Sure, it’s supposed to be a happy season, but holiday traditions put many of our pets at risk.
We love our pets, but some things we humans do in this season could hurt our four-legged friends — and cost us a big-bucks veterinarian visit, too.
Take note of these-often overlooked dangers so you can keep pets — and your bank account — healthy this holiday season.
For many (maybe most) people, having guests can make things a tad stressful.
That’s true for pets, too. The noise, smells, movement and strange people combine to overwhelm some furry friends. Make sure your pet has a safe, quiet place to retreat.
Consider getting your pet a respite by engaging a pet sitter or walker. Pet-sitting network Rover is one way to connect with capable pet sitters. Or, find a trusted neighbor kid who wants to earn a few bucks.
2. Cold weather
Many people believe that dogs, cats and other pets are naturally resistant to cold. But that’s not true, notes the American Veterinary Medical Association (AVMA).
Dogs can get hypothermia or frostbite, just like humans. When not indoors, allow your dog and cat access to shelter that’s dry, off the ground and facing away from the wind. Provide non-frozen water and thick, dry bedding that’s changed often. According to the AMVA:
“Longer-haired and thick-coated dog breeds, such as huskies and other dogs bred for colder climates, are more tolerant of cold weather; but no pet should be left outside for long periods in below-freezing weather.”
Additionally, some dogs — short-haired ones, particularly — suffer in the cold enough to need to wear a sweater outdoors on cold days, even for a short walk, says the Humane Society of the United States.
3. Car engines and wheel wells
You may know where your pets are at all times, but not everyone is as conscientious.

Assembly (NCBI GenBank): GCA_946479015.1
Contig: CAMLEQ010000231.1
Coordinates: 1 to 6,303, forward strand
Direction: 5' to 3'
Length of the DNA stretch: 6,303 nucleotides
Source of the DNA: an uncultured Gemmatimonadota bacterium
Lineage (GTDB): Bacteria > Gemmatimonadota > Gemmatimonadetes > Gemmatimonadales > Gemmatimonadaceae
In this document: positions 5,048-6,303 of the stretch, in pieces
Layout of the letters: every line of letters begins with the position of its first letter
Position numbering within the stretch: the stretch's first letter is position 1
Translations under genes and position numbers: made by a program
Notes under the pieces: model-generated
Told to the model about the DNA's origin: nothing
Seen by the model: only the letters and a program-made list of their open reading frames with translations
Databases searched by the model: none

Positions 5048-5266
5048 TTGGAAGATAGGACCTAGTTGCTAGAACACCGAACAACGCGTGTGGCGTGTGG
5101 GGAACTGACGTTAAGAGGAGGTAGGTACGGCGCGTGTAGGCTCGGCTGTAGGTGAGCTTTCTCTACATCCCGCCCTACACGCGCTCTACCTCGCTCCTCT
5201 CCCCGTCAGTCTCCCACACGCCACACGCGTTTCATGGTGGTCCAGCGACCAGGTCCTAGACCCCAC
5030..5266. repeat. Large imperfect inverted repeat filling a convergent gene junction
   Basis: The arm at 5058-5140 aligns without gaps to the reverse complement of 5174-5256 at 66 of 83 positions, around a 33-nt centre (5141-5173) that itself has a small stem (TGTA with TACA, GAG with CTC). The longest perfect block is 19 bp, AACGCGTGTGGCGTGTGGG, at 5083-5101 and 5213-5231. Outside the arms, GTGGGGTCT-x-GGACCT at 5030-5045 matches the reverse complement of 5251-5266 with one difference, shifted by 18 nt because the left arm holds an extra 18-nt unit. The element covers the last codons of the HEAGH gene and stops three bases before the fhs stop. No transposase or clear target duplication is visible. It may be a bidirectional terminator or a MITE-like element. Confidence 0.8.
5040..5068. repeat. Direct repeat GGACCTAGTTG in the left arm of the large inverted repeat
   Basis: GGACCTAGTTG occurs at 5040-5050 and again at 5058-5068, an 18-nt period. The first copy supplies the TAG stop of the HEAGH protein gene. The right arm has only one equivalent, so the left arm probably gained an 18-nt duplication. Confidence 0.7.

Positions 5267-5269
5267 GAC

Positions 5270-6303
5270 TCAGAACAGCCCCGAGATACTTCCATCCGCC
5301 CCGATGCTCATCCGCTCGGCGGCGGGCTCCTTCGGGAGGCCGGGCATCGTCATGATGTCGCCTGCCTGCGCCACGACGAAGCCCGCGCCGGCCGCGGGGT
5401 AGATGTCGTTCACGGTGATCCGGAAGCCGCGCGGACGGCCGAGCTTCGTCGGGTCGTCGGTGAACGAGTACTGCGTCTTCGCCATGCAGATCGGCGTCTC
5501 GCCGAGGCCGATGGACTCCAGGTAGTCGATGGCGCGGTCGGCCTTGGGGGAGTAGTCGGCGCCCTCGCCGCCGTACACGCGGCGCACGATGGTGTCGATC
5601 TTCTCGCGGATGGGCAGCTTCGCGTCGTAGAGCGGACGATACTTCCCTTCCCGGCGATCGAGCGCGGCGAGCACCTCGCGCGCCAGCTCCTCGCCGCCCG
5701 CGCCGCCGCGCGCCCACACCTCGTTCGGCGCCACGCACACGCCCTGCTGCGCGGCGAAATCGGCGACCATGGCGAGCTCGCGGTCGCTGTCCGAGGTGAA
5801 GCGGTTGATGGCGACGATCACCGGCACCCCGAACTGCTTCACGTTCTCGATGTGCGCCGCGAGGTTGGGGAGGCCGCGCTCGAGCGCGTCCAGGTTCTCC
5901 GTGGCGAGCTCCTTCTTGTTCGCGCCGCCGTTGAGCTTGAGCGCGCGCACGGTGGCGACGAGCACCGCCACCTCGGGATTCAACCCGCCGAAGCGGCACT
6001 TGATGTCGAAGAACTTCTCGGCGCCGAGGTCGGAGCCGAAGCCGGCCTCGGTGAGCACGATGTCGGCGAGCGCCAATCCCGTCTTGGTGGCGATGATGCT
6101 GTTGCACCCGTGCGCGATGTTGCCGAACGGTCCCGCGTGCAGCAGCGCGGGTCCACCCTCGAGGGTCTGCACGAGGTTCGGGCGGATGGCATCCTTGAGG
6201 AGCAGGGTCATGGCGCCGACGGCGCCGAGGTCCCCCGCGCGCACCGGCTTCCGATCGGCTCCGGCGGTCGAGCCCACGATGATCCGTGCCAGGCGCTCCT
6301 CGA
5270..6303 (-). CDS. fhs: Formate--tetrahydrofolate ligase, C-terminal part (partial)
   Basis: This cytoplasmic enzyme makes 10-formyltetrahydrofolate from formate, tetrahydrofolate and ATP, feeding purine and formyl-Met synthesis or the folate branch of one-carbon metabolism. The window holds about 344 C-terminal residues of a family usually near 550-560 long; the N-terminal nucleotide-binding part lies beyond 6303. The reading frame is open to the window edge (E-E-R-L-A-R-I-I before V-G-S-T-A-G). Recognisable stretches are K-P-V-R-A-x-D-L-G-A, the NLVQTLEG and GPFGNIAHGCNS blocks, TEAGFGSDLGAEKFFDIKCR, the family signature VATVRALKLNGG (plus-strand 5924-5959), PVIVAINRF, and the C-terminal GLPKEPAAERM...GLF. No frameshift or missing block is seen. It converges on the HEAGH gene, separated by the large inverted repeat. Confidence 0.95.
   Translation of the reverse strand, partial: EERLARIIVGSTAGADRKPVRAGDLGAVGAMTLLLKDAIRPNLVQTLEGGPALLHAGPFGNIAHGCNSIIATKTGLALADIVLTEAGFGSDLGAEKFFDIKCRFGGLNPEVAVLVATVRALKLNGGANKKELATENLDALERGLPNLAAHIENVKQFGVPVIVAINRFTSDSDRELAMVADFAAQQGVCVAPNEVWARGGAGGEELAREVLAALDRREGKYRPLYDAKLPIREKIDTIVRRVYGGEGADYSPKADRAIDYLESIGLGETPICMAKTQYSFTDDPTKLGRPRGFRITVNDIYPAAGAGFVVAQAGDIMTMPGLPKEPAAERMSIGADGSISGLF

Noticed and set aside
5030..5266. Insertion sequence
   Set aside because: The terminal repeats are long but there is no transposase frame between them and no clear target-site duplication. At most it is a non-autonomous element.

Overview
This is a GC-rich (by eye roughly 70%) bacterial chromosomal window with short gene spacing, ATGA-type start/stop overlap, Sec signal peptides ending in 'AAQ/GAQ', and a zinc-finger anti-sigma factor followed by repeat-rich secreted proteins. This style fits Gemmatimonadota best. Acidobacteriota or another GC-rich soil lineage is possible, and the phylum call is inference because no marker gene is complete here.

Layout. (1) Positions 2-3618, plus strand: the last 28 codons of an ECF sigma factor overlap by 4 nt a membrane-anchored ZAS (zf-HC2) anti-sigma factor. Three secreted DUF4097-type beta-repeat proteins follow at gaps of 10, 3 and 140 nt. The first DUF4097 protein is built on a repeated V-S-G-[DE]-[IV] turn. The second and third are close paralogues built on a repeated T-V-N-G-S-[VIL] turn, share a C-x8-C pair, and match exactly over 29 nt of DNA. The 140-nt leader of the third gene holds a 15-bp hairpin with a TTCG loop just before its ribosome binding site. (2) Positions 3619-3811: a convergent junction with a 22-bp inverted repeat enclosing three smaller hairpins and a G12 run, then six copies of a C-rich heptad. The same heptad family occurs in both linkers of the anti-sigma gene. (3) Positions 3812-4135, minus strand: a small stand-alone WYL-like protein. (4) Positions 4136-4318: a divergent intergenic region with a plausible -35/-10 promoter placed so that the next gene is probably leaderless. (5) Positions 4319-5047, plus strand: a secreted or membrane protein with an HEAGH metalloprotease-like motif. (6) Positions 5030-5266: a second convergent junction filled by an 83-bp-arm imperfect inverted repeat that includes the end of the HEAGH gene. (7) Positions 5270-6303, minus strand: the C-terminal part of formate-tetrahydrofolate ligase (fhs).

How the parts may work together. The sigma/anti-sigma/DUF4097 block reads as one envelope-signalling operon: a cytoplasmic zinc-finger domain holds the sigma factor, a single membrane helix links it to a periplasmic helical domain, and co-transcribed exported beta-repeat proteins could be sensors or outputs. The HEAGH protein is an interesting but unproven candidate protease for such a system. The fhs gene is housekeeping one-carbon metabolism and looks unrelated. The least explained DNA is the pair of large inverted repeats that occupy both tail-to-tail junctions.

Cats, squirrels and rodents sometimes crawl into vehicles’ wheel wells and engines to stay warm in winter. (They may also chew belts and cords, so occasionally lift the hood and check the engine.) Before you start your vehicle, speak loudly, slam the car door and make some noise to clear out any interlopers.
4. People food
Most pet owners know that chocolate can be lethal for pets. But so are many other of our favorite foods, including yeast bread dough, coffee, macadamia nuts, grapes and alcohol.
Keep a close eye on pets during the holiday feasting season and guard against overlooked poisons. The American Society for the Prevention of Cruelty to Animals publishes a list of common human treats that may prove deadly for pets. A few — like table scraps, gravy, turkey and turkey skin — may surprise you.
Tinsel is tempting. Poinsettias, ornaments, candles, potpourri (even liquid), tinsel, Christmas trees and tree-water chemical additives are a few more holiday decorations that endanger pets.
This AVMA article lists holiday decor that can kill or endanger pets.
6. Power cords
Pet owners often use ropes and rope toys to play tug-of-war with dogs or entice cats to chase feathers attached to strings. It’s understandable, then, when a pet thinks a power cord is another plaything.
Gnawing a cord can cause burns or an upset stomach (especially if the pet swallows a part of the cord or the casing) and require expensive surgery. Protect pets by keeping cords out of reach or secured.
7. Decorative bows and ribbons
It’s a lot of fun to rip open holiday gifts and let the bows and ribbons fall where they may. Pets, though, can become ill or die from intestinal obstruction if they eat them.
Ribbons and bows are most enticing to cats, but it’s a good idea to keep them away from all pets. If ingested, an emergency trip to the vet for surgery will be needed, writes Preventive Vet. Do without ribbons and bows, or keep them away from pets as you wrap and unwrap gifts.
8. Canine, feline or other animal visitors
If you can, decline when guests ask to bring their dog, cat or other pets to your home. The addition of animals to your household may stress all of the animals. If you do have other animals in your home, monitor their interactions to see if the animals will tolerate each other. Even if they seem to do OK, keep a close eye on them to prevent fights.
You might suggest that your guests use a pet sitter instead.
9. Holiday outfits
Some people love to dress their pets in outfits for the holidays. Some pets love it, too. Some don’t. For senior dogs and puppies, especially, costumes are a bad idea. Why? Dressing arthritic dogs can be painful for them. And puppies don’t have the coordination to get around in a costume, says PetHub’s tips for safe pet costumes.
Limit the time they spend in a costume, remove anything that restricts or could choke them or that they could eat, and keep your eyes on the pet the entire time it’s in the costume.
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